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Transcriptome profiling of aging Drosophila photoreceptors reveals gene expression trends that correlate with visual senescence

Overview of attention for article published in BMC Genomics, November 2017
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  • Above-average Attention Score compared to outputs of the same age (64th percentile)
  • Above-average Attention Score compared to outputs of the same age and source (64th percentile)

Mentioned by

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8 tweeters
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1 Facebook page

Citations

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18 Dimensions

Readers on

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20 Mendeley
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Title
Transcriptome profiling of aging Drosophila photoreceptors reveals gene expression trends that correlate with visual senescence
Published in
BMC Genomics, November 2017
DOI 10.1186/s12864-017-4304-3
Pubmed ID
Authors

Hana Hall, Patrick Medina, Daphne A. Cooper, Spencer E. Escobedo, Jeremiah Rounds, Kaelan J. Brennan, Christopher Vincent, Pedro Miura, Rebecca Doerge, Vikki M. Weake

Abstract

Aging is associated with functional decline of neurons and increased incidence of both neurodegenerative and ocular disease. Photoreceptor neurons in Drosophila melanogaster provide a powerful model for studying the molecular changes involved in functional senescence of neurons since decreased visual behavior precedes retinal degeneration. Here, we sought to identify gene expression changes and the genomic features of differentially regulated genes in photoreceptors that contribute to visual senescence. To identify gene expression changes that could lead to visual senescence, we characterized the aging transcriptome of Drosophila sensory neurons highly enriched for photoreceptors. We profiled the nuclear transcriptome of genetically-labeled photoreceptors over a 40 day time course and identified increased expression of genes involved in stress and DNA damage response, and decreased expression of genes required for neuronal function. We further show that combinations of promoter motifs robustly identify age-regulated genes, suggesting that transcription factors are important in driving expression changes in aging photoreceptors. However, long, highly expressed and heavily spliced genes are also more likely to be downregulated with age, indicating that other mechanisms could contribute to expression changes at these genes. Lastly, we identify that circular RNAs (circRNAs) strongly increase during aging in photoreceptors. Overall, we identified changes in gene expression in aging Drosophila photoreceptors that could account for visual senescence. Further, we show that genomic features predict these age-related changes, suggesting potential mechanisms that could be targeted to slow the rate of age-associated visual decline.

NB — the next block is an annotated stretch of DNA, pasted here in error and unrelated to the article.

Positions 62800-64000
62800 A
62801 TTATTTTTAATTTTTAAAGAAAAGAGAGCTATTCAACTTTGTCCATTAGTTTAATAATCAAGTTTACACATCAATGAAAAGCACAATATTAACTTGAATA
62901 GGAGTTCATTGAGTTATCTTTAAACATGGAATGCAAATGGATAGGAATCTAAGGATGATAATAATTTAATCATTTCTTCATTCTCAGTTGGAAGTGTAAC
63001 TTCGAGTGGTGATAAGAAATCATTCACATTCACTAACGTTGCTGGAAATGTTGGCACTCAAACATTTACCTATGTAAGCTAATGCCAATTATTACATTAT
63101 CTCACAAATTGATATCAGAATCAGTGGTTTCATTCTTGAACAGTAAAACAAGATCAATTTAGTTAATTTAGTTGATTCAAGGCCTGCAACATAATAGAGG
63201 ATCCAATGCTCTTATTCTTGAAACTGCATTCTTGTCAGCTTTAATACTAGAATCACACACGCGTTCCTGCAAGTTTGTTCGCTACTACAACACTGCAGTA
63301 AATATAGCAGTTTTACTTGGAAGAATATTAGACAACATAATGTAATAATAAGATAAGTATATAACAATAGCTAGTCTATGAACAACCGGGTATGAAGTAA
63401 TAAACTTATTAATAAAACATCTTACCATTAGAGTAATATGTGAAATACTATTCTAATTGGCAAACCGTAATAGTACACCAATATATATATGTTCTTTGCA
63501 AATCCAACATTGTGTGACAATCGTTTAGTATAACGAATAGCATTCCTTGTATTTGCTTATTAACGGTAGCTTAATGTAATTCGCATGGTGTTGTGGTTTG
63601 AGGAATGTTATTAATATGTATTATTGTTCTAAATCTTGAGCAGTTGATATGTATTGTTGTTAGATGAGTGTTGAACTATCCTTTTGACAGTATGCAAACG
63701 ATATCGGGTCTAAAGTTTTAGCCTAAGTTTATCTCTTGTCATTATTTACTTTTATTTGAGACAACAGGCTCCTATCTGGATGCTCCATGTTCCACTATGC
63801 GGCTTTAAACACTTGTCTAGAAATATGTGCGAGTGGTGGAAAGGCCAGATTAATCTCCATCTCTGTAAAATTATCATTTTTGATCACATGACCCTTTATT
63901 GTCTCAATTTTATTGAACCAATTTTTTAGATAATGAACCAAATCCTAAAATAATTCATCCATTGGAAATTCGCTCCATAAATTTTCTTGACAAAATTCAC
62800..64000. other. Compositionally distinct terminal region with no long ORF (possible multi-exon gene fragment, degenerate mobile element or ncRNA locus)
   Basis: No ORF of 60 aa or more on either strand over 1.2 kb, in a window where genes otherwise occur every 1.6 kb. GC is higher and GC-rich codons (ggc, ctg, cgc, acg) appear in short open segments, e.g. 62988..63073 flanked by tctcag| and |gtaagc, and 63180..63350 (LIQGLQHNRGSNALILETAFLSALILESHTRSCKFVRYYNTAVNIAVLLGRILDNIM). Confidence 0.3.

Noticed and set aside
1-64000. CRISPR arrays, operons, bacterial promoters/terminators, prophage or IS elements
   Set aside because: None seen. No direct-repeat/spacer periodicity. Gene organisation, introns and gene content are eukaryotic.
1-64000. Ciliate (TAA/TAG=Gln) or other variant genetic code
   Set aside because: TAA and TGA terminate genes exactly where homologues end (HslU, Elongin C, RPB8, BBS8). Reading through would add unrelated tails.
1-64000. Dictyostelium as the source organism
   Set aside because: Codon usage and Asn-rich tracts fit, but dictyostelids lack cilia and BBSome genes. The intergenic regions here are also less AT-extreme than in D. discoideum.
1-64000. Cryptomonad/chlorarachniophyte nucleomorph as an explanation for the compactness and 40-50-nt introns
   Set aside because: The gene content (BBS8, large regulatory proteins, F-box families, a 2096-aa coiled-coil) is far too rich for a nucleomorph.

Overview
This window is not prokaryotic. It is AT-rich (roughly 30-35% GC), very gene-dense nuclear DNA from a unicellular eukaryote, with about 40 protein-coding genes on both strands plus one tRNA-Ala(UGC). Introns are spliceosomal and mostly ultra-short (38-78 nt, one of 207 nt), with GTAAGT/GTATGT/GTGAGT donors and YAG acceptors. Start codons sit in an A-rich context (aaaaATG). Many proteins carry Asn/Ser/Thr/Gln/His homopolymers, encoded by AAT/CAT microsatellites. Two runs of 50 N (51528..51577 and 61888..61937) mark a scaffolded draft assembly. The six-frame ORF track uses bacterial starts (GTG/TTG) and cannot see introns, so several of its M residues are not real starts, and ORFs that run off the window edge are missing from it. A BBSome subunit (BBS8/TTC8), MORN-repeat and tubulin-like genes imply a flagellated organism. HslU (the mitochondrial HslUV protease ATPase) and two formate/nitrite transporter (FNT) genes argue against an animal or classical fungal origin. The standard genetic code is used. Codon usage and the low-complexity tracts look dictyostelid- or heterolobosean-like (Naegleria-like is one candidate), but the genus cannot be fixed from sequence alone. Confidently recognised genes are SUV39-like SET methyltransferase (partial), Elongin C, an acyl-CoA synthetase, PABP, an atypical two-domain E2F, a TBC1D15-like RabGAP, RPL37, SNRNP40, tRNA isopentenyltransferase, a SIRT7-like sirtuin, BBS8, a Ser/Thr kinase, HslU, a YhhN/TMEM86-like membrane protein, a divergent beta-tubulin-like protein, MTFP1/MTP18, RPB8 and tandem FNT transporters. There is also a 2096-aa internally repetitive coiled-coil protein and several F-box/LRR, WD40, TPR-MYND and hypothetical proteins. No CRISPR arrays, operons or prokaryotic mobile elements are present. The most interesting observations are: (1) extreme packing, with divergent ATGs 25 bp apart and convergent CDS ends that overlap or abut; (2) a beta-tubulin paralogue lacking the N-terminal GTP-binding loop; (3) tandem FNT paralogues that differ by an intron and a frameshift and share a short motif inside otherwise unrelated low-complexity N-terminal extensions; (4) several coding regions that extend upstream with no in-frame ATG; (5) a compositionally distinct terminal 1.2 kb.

Twitter Demographics

The data shown below were collected from the profiles of 8 tweeters who shared this research output. Click here to find out more about how the information was compiled.

Mendeley readers

The data shown below were compiled from readership statistics for 20 Mendeley readers of this research output. Click here to see the associated Mendeley record.

Geographical breakdown

Country Count As %
Unknown 20 100%

Demographic breakdown

Readers by professional status Count As %
Student > Ph. D. Student 4 20%
Student > Bachelor 4 20%
Student > Master 4 20%
Researcher 3 15%
Other 2 10%
Other 2 10%
Unknown 1 5%
Readers by discipline Count As %
Biochemistry, Genetics and Molecular Biology 11 55%
Agricultural and Biological Sciences 4 20%
Environmental Science 1 5%
Immunology and Microbiology 1 5%
Neuroscience 1 5%
Other 1 5%
Unknown 1 5%

Attention Score in Context

This research output has an Altmetric Attention Score of 3. This is our high-level measure of the quality and quantity of online attention that it has received. This Attention Score, as well as the ranking and number of research outputs shown below, was calculated when the research output was last mentioned on 29 June 2018.
All research outputs
#3,891,098
of 13,157,264 outputs
Outputs from BMC Genomics
#2,470
of 7,744 outputs
Outputs of similar age
#133,608
of 386,862 outputs
Outputs of similar age from BMC Genomics
#276
of 821 outputs
Altmetric has tracked 13,157,264 research outputs across all sources so far. This one is in the 49th percentile – i.e., 49% of other outputs scored the same or lower than it.
So far Altmetric has tracked 7,744 research outputs from this source. They receive a mean Attention Score of 4.3. This one has gotten more attention than average, scoring higher than 61% of its peers.
Older research outputs will score higher simply because they've had more time to accumulate mentions. To account for age we can compare this Altmetric Attention Score to the 386,862 tracked outputs that were published within six weeks on either side of this one in any source. This one has gotten more attention than average, scoring higher than 64% of its contemporaries.
We're also able to compare this research output to 821 others from the same source and published within six weeks on either side of this one. This one has gotten more attention than average, scoring higher than 64% of its contemporaries.